Fast forward to 2003. This is the year of General Convention, which is the supreme legislative body of the Episcopal Church, Meeting every three years, General Convention is the only body in the Church that has the authority to pass binding legislation upon the membership of the church. Changes in the Constitution and Canons can only happen in General Convention. Rules concerning ordination can only be passed at General Convention. The Episcopal Church is governed by a process very similar to the federal government in that it is a bicameral legislature with two houses, One composed of the Bishops of the church, the other composed of deputies from the clergy and laity. Legislation created in one house has to pass the other house before being enacted.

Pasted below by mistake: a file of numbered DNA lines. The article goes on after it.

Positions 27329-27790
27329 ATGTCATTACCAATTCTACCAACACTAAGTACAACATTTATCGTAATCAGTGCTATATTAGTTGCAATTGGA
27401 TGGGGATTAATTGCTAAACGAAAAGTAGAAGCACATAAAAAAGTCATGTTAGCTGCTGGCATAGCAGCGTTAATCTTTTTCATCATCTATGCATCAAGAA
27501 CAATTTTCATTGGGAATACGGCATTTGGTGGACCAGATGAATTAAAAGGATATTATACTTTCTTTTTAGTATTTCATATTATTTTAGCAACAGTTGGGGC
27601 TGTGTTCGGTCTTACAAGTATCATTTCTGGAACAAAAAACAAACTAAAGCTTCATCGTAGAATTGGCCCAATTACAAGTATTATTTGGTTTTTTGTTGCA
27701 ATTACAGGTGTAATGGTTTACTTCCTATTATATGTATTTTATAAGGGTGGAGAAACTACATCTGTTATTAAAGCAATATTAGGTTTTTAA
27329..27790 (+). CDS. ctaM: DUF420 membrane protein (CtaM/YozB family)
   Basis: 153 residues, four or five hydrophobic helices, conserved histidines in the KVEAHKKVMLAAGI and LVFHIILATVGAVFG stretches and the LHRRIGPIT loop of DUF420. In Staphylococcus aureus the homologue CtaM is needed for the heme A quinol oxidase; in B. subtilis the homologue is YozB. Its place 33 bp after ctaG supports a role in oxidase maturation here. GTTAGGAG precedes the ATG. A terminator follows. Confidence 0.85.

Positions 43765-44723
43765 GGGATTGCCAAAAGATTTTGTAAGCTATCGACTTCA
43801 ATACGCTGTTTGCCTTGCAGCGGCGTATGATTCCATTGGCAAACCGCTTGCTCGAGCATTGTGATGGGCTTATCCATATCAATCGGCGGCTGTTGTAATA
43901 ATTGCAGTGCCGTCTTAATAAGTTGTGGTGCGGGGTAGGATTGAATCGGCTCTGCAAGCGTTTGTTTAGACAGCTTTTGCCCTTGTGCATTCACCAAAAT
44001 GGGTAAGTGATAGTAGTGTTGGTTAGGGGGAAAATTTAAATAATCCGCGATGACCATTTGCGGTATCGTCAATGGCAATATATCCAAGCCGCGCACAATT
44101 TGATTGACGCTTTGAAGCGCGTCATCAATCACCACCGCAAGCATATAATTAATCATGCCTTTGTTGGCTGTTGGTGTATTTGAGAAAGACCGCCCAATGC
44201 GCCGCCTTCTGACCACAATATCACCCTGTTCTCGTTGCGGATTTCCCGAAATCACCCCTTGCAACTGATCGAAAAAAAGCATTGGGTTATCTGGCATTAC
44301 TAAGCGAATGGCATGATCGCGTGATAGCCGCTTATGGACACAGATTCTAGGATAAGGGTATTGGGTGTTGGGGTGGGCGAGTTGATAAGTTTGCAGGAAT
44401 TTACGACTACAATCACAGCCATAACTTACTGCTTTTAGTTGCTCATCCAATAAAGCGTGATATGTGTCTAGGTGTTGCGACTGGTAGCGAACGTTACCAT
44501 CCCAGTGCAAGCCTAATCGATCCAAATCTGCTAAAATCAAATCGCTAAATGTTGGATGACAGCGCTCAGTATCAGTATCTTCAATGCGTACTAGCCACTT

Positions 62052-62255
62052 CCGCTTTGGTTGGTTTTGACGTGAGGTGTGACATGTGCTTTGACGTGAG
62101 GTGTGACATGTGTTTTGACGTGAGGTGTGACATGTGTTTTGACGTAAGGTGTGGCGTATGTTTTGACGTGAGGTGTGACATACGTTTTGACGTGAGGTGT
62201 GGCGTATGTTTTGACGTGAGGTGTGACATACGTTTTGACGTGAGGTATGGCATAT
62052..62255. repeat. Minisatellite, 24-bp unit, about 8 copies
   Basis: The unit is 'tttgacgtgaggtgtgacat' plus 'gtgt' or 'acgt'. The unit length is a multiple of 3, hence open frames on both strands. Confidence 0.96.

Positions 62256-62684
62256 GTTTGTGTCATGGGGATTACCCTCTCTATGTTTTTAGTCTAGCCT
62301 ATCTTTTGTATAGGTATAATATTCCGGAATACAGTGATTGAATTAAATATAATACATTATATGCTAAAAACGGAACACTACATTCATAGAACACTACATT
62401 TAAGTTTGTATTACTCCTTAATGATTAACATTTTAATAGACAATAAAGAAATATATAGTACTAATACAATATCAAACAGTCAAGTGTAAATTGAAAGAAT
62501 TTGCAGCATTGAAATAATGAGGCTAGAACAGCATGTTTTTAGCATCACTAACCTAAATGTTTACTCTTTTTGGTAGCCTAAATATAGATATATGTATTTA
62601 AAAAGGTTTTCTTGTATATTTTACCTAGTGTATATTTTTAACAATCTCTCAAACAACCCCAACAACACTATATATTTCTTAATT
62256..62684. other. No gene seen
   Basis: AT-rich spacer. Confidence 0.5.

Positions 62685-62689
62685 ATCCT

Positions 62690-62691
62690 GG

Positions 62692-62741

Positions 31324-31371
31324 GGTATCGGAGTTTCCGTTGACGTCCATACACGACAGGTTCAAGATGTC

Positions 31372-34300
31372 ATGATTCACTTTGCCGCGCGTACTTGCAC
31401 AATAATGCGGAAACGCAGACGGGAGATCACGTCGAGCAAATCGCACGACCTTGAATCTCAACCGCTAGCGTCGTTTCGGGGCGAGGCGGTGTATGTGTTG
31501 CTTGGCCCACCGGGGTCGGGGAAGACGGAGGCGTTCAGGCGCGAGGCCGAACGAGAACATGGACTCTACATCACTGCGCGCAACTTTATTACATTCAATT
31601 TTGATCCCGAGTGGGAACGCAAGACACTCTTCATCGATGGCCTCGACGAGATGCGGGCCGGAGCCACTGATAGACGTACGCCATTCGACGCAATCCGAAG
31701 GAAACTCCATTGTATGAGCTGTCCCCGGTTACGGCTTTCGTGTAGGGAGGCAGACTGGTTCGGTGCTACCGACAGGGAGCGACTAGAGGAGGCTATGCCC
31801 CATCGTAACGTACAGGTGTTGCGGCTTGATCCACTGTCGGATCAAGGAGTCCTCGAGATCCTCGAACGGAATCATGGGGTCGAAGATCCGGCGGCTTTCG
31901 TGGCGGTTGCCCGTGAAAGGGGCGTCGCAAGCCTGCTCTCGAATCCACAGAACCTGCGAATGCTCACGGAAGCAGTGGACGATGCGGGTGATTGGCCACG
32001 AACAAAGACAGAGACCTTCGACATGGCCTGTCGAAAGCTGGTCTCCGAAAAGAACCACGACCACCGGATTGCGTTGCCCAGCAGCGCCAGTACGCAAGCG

Anyhoo, the kerfuffle started when the Convention voted to confirm the election of one V. Gene Robinson as the Bishop of New Hampshire. Mr. Robinson is a gay man. Now there have been and there are gay clergy in the Episcopal Church. The Episcopal Church does not forbid gay clergy as long as they remain celibate. The problem is that Bp. Robinson is openly gay and living in a committed relationship with another man. At that point, the conservative wing of the church declared 'enough is enough.' They grumbled and a few ran to the Roman Catholic Church when the Episcopalians voted to ordain women. They winced and gnashed their teeth as liberal bishops and clergy started espousing beliefs that questioned orthodox Christian doctrine. But this was the straw that broke the camel's back. The conservatives immediately started to come up with plans and strategies to either force the Episcopal Church to repent of their actions or break away from the Church and either establish an alternate orthodox structure either within or without the Church. The Bishop of Pittsburgh, Robert Duncan was named the Moderator of the Network of Anglican Dioceses and Parishes renamed the Anglican Communion Network, an organization of parishes and dioceses that are committed to maintaining an orthodox conservative Anglican presence in the Episcopal Church. The Network along with other conservative organizations such as Forward in Faith and the American Anglican Council appealed to their conservative brethren in other parts of the Anglican Communion to bring pressure to bear on the Episcopal Church to either mend their ways, or to be shunned from the Anglican Communion. As a result of all the screaming and hollering by the conservatives about what happened at General Convention, the Archbishop of Canterbury appointed the Archbishop Robin Eames, the Anglican Primate of All-Ireland to chair the Lambeth Commission on Communion to investigate the effect the Robinson confirmation would have on the unity of the Anglican Communion.